I can’t stress enough the value of having an experienced mentor when you take on beekeeping. I had never considered putting pollen out for our girls until prompted by my #Hivesforheroes mentor, Scott Steele.
At first I put the pollen he gave me out just to be polite, so when he asked if I had tried it I could answer in the affirmative. It took my girls a day to locate the bucket so when I first looked there were no takers.
Later that day my husband told me the bucket had hundreds of bees in it. Sure enough, when I checked there were legions of bees lined up collecting it. I had put a cup out and it was almost gone.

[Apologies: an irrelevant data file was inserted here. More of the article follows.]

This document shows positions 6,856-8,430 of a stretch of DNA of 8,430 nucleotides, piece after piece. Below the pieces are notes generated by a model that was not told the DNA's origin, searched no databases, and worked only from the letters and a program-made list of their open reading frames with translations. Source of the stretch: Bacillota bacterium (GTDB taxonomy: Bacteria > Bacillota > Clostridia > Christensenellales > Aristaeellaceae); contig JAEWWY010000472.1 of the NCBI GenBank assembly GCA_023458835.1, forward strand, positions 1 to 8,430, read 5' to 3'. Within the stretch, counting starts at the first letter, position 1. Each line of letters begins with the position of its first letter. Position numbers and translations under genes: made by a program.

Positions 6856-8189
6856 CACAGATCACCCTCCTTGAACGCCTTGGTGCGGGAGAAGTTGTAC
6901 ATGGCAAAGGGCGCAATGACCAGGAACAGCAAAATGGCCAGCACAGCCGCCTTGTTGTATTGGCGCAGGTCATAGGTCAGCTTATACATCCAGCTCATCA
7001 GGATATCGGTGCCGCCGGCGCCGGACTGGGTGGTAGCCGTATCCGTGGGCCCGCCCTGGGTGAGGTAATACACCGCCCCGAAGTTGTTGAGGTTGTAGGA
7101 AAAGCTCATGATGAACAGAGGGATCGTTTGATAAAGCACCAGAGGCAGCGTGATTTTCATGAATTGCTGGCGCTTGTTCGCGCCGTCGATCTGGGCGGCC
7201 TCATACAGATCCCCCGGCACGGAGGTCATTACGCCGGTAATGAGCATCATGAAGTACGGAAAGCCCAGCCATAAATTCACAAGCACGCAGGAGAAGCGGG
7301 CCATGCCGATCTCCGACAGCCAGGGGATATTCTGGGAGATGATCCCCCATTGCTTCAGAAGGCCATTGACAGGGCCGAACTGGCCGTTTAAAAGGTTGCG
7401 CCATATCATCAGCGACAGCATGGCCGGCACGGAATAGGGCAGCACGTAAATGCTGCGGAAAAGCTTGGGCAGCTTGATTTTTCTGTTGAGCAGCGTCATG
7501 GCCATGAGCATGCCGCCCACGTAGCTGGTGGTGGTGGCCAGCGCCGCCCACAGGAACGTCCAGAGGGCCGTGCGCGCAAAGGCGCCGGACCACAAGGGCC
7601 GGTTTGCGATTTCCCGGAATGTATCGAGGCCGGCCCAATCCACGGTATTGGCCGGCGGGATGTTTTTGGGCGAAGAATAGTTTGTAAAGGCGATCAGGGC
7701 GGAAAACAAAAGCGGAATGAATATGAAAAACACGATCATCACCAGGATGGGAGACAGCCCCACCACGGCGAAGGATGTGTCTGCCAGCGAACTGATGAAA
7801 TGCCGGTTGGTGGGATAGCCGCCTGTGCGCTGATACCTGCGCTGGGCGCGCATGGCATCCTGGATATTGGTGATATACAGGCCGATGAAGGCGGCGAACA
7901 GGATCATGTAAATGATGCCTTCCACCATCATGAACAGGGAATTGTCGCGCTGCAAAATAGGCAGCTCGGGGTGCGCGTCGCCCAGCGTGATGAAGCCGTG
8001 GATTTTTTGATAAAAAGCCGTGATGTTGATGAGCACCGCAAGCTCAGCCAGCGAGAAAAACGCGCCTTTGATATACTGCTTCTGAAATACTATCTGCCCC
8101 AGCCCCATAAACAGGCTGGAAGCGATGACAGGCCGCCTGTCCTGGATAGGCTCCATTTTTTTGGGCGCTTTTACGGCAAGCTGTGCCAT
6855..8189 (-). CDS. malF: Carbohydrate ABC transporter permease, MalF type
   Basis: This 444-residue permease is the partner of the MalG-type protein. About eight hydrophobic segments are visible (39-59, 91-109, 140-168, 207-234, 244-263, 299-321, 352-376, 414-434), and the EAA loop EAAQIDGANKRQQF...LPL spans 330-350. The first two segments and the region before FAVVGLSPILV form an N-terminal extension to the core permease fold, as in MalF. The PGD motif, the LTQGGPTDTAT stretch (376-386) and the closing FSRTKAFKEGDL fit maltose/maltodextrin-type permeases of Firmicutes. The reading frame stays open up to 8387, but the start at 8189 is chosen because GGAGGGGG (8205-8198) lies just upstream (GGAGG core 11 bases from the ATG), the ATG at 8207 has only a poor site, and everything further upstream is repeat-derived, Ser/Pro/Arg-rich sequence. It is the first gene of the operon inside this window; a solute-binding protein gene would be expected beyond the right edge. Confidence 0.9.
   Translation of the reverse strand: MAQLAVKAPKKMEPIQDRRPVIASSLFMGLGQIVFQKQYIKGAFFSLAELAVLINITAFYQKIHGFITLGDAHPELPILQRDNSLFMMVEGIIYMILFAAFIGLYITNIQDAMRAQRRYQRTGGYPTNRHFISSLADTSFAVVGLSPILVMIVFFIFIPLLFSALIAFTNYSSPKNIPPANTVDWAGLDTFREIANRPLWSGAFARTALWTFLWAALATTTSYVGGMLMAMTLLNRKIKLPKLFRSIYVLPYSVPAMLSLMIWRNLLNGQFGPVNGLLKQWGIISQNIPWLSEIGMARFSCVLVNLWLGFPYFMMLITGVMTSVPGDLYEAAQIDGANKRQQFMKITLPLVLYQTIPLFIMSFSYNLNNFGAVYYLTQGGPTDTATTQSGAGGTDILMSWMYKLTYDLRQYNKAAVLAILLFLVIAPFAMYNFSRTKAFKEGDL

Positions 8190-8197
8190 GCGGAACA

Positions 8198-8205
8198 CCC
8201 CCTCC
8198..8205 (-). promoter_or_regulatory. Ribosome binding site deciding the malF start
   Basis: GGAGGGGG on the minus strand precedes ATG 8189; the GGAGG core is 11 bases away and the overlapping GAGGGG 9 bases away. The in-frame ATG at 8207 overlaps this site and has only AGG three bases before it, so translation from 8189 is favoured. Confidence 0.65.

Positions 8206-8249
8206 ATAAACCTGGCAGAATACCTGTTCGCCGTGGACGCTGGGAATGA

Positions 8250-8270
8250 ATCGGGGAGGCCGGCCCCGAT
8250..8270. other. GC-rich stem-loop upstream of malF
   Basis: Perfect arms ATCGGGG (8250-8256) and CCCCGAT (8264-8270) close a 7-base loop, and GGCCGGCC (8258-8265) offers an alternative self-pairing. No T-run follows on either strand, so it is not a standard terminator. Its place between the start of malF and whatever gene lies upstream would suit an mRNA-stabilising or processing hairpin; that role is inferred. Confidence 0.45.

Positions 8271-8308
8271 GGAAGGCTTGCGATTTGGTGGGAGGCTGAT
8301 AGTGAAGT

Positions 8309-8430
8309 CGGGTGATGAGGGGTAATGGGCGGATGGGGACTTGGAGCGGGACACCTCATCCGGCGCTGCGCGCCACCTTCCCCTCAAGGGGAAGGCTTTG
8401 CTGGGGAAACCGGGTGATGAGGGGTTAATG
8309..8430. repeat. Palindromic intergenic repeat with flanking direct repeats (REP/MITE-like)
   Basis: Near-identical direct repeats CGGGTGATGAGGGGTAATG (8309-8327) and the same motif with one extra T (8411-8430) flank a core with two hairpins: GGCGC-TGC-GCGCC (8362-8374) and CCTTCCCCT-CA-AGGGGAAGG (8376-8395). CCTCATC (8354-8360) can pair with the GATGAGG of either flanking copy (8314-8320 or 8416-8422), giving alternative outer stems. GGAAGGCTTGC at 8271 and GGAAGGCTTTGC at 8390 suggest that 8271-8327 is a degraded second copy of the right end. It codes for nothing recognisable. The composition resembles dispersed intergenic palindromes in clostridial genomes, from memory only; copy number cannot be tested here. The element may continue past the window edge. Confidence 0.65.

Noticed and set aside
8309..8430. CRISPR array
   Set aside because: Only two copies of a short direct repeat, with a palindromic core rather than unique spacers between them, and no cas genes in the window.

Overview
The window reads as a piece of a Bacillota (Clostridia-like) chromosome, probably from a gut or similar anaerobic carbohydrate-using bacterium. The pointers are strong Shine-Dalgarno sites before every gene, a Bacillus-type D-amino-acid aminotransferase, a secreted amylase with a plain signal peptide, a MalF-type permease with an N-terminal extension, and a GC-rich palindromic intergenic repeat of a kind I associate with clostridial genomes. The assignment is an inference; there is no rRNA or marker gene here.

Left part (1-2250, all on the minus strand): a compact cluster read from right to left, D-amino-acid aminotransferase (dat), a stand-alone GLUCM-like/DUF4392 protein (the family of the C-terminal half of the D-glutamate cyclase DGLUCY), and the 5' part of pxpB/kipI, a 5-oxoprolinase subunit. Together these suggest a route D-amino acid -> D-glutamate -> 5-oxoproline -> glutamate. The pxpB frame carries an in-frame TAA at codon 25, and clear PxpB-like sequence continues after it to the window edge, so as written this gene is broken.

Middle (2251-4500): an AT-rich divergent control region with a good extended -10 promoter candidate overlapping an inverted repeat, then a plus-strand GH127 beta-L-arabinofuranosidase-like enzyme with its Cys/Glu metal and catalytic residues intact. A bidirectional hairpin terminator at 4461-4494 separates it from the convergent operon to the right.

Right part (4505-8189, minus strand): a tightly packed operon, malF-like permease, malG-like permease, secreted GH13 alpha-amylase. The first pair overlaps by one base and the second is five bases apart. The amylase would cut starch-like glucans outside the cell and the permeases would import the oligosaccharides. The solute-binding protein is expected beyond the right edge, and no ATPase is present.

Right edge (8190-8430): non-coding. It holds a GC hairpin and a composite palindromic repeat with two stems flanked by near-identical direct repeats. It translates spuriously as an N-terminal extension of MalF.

Bees use pollen to feed their larvae. It’s usually abundant as long as flowers are blooming. But much like the sugar water we feed them to get them through times of nectar draught, the bees aren’t always going to be interested in offered pollen when there’s plenty available in the wild.
So, happy bees are now on their third cup of pollen in two days. Big thanks again to my mentor and Hives for Heroes for the marching orders.